Originally Posted: December 6, 2019
A study led by SMU suggests that oleandrin — a drug derived from the Nerium oleander plant — could prevent the HTLV-1 virus from spreading by targeting a stage of the reproduction process that is not currently targeted by existing drugs.
That is significant because there is currently no cure or treatment for the virus, which is related to HIV. About 38 million people have HIV worldwide while about 20 million people have the HTLV-1 virus.
“Our research findings suggest that oleandrin could possibly limit the transmission and spread of HTLV-1 by targeting a unique stage in the retroviral life cycle,” said Robert Harrod, associate professor and director of Graduate Studies in SMU’s Department of Biological Sciences. Harrod is a co-author of the study, published in the Journal of Antivirals & Antiretrovirals, according to press release sent by SMU.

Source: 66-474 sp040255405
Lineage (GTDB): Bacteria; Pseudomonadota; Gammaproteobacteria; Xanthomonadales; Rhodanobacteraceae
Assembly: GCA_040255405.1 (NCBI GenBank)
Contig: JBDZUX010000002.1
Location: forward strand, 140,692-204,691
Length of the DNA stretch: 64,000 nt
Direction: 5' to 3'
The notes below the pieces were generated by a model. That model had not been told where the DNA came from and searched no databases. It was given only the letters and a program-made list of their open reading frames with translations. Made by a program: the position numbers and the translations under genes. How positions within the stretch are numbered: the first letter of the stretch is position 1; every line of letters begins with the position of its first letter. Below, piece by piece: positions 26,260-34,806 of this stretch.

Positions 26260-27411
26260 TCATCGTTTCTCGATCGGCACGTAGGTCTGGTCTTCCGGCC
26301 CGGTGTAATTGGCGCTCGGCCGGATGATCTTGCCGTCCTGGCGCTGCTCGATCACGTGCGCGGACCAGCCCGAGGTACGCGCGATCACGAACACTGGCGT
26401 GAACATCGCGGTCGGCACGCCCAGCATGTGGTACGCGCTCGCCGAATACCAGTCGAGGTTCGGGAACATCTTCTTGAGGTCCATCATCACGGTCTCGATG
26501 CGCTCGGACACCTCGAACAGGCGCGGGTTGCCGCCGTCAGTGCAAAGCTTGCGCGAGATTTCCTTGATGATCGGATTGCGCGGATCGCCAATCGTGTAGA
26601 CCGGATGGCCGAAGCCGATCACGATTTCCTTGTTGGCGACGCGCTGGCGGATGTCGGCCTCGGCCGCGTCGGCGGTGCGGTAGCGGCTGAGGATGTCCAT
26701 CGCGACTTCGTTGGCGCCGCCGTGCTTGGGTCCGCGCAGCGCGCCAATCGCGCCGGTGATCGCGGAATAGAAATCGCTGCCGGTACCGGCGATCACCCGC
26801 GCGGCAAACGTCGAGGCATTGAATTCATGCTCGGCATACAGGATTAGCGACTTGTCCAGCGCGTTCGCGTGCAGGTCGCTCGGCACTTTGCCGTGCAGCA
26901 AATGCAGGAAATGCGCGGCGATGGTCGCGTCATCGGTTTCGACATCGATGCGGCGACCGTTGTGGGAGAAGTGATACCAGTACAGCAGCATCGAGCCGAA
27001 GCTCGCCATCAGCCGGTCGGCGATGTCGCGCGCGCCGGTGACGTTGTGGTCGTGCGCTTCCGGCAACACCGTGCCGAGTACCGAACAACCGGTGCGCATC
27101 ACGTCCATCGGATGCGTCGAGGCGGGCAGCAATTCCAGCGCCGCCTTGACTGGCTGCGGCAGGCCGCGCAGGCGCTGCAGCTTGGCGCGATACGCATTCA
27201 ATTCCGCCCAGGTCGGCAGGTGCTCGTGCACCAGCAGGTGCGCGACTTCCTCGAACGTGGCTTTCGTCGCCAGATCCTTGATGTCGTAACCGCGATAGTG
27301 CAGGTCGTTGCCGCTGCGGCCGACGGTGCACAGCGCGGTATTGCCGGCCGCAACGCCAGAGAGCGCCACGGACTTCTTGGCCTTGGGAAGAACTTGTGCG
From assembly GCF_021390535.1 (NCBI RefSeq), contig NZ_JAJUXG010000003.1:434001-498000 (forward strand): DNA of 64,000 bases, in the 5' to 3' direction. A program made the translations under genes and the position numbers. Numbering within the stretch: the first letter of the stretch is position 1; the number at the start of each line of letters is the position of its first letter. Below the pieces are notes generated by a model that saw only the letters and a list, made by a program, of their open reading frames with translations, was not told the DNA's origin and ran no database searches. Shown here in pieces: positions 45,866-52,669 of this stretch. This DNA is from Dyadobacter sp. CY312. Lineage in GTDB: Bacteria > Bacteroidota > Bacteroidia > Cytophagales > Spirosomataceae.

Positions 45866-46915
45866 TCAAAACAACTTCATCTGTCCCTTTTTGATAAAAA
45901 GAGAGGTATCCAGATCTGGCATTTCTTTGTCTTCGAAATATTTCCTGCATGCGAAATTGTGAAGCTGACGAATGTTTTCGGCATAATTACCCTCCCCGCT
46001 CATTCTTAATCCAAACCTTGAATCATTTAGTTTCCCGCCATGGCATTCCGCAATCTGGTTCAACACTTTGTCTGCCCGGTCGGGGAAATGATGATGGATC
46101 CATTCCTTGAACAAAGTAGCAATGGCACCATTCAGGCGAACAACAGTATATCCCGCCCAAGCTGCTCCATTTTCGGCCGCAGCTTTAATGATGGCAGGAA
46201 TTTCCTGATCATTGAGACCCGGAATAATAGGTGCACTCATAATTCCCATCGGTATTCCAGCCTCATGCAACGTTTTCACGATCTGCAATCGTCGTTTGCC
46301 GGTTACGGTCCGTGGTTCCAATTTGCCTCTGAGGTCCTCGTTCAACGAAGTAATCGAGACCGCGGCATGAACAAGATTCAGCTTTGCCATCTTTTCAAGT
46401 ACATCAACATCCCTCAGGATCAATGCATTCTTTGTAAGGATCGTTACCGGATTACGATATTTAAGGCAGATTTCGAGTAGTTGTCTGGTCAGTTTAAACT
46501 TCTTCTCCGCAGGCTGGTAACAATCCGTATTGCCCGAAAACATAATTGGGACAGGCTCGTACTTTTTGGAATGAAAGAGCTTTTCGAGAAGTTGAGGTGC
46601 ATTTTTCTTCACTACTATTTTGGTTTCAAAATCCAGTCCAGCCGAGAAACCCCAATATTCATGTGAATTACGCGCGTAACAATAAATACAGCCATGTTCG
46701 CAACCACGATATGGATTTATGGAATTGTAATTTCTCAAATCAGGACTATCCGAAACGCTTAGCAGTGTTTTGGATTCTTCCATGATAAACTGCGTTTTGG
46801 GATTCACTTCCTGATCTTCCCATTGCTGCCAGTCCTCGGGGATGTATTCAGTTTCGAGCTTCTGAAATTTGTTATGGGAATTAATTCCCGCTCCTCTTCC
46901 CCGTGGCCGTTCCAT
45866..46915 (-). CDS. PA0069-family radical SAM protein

The human T-cell leukemia virus type-1, or HTLV-1, is a retrovirus that infects T-cells and is usually transmitted in a similar manner to HIV-1 through a person’s blood or body fluid. Infected cells present within breast milk can also pass HTLV-1 from mother to infant through breastfeeding.
While HIV-1 kills the infected T-cells, HTLV-1 causes them to divide uncontrollably. This in turn can lead to the development of aggressive leukemia, a cancer of the white blood cells. People infected with HTLV-1 can also develop a progressive neurological disease that can affect one’s ability to walk and may cause serious symptoms leading to coma and even death.
Retrovirus particles copy themselves within infected cells by transcribing their RNA into DNA after entering a cell, a process called the retroviral life cycle. The more virus-infected cells that are produced, the worse symptoms can get for people who are infected with HTLV-1. READ MORE